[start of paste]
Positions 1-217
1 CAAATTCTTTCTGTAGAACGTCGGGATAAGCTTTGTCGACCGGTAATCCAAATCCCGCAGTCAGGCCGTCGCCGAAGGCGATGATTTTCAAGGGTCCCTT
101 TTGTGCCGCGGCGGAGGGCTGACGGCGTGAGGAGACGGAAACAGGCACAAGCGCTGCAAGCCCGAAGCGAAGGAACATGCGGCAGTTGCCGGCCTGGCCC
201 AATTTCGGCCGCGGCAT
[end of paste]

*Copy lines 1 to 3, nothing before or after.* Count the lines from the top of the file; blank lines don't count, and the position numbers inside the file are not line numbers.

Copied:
Positions 1-217
1 CAAATTCTTTCTGTAGAACGTCGGGATAAGCTTTGTCGACCGGTAATCCAAATCCCGCAGTCAGGCCGTCGCCGAAGGCGATGATTTTCAAGGGTCCCTT
101 TTGTGCCGCGGCGGAGGGCTGACGGCGTGAGGAGACGGAAACAGGCACAAGCGCTGCAAGCCCGAAGCGAAGGAACATGCGGCAGTTGCCGGCCTGGCCC